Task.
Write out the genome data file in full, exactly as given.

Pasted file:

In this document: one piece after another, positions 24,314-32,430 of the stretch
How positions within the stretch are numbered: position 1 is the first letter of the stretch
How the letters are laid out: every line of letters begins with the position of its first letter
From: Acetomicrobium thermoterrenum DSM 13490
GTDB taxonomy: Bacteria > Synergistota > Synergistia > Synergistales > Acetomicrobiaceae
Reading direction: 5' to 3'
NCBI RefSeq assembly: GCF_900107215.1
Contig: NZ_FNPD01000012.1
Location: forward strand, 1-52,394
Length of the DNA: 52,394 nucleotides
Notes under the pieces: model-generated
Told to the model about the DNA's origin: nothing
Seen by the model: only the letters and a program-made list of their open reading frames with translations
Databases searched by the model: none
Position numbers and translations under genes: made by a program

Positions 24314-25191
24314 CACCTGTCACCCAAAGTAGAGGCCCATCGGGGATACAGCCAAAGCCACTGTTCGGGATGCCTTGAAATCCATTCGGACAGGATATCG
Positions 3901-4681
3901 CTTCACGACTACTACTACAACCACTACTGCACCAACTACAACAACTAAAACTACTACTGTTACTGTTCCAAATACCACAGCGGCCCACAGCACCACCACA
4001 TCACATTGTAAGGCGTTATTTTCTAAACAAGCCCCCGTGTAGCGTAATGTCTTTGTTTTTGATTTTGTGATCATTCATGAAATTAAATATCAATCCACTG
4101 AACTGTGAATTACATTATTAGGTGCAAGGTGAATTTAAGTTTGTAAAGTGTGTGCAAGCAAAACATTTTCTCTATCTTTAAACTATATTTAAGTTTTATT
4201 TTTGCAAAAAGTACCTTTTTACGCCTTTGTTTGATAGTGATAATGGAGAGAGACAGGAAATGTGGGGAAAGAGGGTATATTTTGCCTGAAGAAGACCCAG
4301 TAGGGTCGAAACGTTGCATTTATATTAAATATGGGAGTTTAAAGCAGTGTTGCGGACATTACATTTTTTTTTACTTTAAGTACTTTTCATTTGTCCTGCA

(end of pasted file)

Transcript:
In this document: one piece after another, positions 24,314-32,430 of the stretch
How positions within the stretch are numbered: position 1 is the first letter of the stretch
How the letters are laid out: every line of letters begins with the position of its first letter
From: Acetomicrobium thermoterrenum DSM 13490
GTDB taxonomy: Bacteria > Synergistota > Synergistia > Synergistales > Acetomicrobiaceae
Reading direction: 5' to 3'
NCBI RefSeq assembly: GCF_900107215.1
Contig: NZ_FNPD01000012.1
Location: forward strand, 1-52,394
Length of the DNA: 52,394 nucleotides
Notes under the pieces: model-generated
Told to the model about the DNA's origin: nothing
Seen by the model: only the letters and a program-made list of their open reading frames with translations
Databases searched by the model: none
Position numbers and translations under genes: made by a program

Positions 24314-25191
24314 CACCTGTCACCCAAAGTAGAGGCCCATCGGGGATACAGCCAAAGCCACTGTTCGGGATGCCTTGAAATCCATTCGGACAGGATATCG
Positions 3901-4681
3901 CTTCACGACTACTACTACAACCACTACTGCACCAACTACAACAACTAAAACTACTACTGTTACTGTTCCAAATACCACAGCGGCCCACAGCACCACCACA
4001 TCACATTGTAAGGCGTTATTTTCTAAACAAGCCCCCGTGTAGCGTAATGTCTTTGTTTTTGATTTTGTGATCATTCATGAAATTAAATATCAATCCACTG
4101 AACTGTGAATTACATTATTAGGTGCAAGGTGAATTTAAGTTTGTAAAGTGTGTGCAAGCAAAACATTTTCTCTATCTTTAAACTATATTTAAGTTTTATT
4201 TTTGCAAAAAGTACCTTTTTACGCCTTTGTTTGATAGTGATAATGGAGAGAGACAGGAAATGTGGGGAAAGAGGGTATATTTTGCCTGAAGAAGACCCAG
4301 TAGGGTCGAAACGTTGCATTTATATTAAATATGGGAGTTTAAAGCAGTGTTGCGGACATTACATTTTTTTTTACTTTAAGTACTTTTCATTTGTCCTGCA